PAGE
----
A Letter to my Granddaughter
Here it is the night of July 4th, 2019, and outside my windows there are fireworks and explosions of my neighbors celebrating Independence Day.
Unlike most years, I’m alone this 4th of July.
Usually we have a gathering and all the family are here. There is food and fireworks and fun — the stuff of family.
But the stuff of family also creates lonely days like this, too.
I’m here alone because your Gram has gone out to Atlanta to be there for your birth. It has been 18 long months since she has seen your parents and your brothers.
That’s too long to be separated. Being here alone knowing that Gram is catching up, playing her roles as mother and grandmother, is enough for me to endure the solitude. You are worth it.
It’s not good to be alone. The Lord never intends us ever to be alone and that’s one reason why he put us in families.
It might seem weird for a man to write a letter to a yet-to-be-born granddaughter. But it’s not weird to me. I’ve written letters to my children – including to your father – every year on or near their birthdays. I just haven’t given the letters to them. I will someday.
But this one I’m putting out there now. I can’t help myself.
You must be someone special because you’re coming to a great family.
I don’t even know your name yet. I’m not even sure your parents know your name.
But I can tell you that you are very much anticipated.
Everyone is talking about you. You don’t know it yet but you’re making history. You are our fifth grandchild but our very first granddaughter. That makes you the first woman of a new generation in the family.
That is significant because the women who came before you in the family have been tremendous individuals. Some you will get to know in this life because they will share this space and some time with you here. But so many others you will only hear about.
I don’t know if it is so but in my mind’s eye they are with you now, in your final hours before you come to this world.
I know that not because I know you but because I know them. I know them to be women of great strength, power, authority, and deep, deep love.
Where else would they be right now than with you, the first woman of a new generation?
There are many things I want to tell you, Granddaughter. There are many things I want you to know.
But first and foremost, as your Grandpa, I would echo what your grandmothers are whispering into your ears right now: I love you.
We love you. Your parents and your brothers love you. And that is all that matters.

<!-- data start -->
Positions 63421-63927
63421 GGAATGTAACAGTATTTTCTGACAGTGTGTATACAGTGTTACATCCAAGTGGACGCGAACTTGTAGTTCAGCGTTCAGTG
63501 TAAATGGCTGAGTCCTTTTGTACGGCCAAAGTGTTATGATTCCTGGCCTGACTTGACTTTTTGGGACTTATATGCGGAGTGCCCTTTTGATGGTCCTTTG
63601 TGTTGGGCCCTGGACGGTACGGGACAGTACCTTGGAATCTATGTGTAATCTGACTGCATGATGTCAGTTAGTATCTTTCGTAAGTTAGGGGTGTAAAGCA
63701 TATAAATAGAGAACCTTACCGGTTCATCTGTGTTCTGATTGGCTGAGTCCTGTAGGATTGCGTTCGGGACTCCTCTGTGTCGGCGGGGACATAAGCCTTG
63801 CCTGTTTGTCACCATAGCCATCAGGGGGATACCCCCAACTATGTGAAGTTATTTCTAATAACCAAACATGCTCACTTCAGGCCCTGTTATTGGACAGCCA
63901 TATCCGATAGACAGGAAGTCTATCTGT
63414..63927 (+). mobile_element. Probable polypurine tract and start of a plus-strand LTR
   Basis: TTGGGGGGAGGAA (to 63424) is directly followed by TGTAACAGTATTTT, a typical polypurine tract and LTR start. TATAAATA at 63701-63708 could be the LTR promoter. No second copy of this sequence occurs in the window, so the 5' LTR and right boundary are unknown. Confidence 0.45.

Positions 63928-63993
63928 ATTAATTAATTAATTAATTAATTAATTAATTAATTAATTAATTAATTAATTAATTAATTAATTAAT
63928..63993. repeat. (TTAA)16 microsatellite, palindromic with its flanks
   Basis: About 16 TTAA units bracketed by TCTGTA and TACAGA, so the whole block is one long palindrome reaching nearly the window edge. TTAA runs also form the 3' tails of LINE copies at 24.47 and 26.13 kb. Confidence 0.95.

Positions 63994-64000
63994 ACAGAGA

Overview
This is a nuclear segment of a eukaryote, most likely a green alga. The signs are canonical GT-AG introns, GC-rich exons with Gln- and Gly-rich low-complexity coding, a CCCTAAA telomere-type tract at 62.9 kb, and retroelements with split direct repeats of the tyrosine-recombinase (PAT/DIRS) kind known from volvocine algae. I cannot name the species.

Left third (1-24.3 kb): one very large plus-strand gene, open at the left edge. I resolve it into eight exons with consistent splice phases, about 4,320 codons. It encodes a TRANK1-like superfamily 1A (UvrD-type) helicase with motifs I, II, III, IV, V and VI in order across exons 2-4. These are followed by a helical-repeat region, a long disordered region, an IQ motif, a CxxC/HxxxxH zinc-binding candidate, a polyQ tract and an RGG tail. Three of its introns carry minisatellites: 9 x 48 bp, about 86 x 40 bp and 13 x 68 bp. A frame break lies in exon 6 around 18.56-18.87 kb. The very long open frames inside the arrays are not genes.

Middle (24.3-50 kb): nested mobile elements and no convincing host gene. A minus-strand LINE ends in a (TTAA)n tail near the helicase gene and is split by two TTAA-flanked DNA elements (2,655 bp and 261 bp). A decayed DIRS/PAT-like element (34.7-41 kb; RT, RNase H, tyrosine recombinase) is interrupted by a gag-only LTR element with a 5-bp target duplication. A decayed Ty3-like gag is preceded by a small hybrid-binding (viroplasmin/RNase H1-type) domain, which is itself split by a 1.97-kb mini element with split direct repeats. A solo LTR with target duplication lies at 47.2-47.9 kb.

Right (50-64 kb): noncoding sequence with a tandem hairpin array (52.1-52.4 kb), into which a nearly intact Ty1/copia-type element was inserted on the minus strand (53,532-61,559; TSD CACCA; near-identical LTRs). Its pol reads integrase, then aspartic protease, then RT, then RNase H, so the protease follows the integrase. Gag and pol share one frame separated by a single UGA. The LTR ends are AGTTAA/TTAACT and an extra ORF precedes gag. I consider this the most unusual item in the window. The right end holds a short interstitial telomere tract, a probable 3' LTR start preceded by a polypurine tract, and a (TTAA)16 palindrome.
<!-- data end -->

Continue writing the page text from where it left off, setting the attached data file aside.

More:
You see, when I walk through the cemeteries looking upon those names and dates – some from those very grandmothers and grandfathers you are with right now as I write this – I do not see teachers and farmers and construction workers and doctors and scholars.
I see only mothers and fathers and brothers and sisters and aunts, uncles and cousins. I see only family.
I see only the fruits of love.
The rest of that stuff is not really important. Granted, it might be interesting, in many respects, to learn the details of their earthly journey. In time I hope you come to gain an appreciation for those things and, like me and many others, take up the work of learning and honoring their history.
It is a worthwhile endeavor and one that will go far to helping you understand your identity, Granddaughter.
But Granddaughter, as you begin your life I hope your eyes reach far out to the horizon and long into the eternities. There is much more to this life than this life.
The world explains this life as ashes to ashes, dust to dust. I would explain it differently.
You are first a spirit child of God. You have been held in reserve to come forth at this time. You must therefore be someone very special.
Your presence here is merely a stopping point on a longer journey.
This is why love is your legacy – and my legacy – and the legacy of all who came before. It’s not who we are here, or what we accumulate, or what name we gain for ourselves here.
Love rises above the things of this world.
Of love you were created and of love you will be remembered.
In just a matter of days, maybe even hours, Little One, you will come into this world naked and probably crying.
In time, like all who have gone before us, you will likely leave this world the very same way.
It is what we all have in common, this thing called love.
You will spend your life trying to understand love, trying to define it, trying to convey it.
Some will accept it from you, and some won’t know how to accept it from you.
Love, you see, isn’t easy and it is not automatic in this world.
And yet, we are, in our physical state, the result of love.
Right now I would tell you that your Mom and your Dad are feeling a lot of anxiety.
I’m very proud of them.
Right on the heels of your birth they will celebrate their 7th wedding anniversary. Not many thought they would make it that far – me included, I was one of the doubters.
But here they are, welcoming you, their third child and their first little girl. Who would have known 7 years ago they would have you and your brothers?
That’s a miracle. That’s what love does. It produces miracles.
Mommy and Daddy are anxious right now because they have never had a daughter before. They want to do it well. I believe that with all my heart. I see them now, and how they work with your brothers, and I’m a believer in them. I’m proud of them.
You will not know or understand the anxiety they feel right now for many, many years. Probably not until you walk in those shoes yourself.
Anxiety is really just another expression of love, by the way. It’s a good thing.
They are worried about paying the bills. They are worried about giving you a name. They are worried about their other children, those fine grandsons of ours.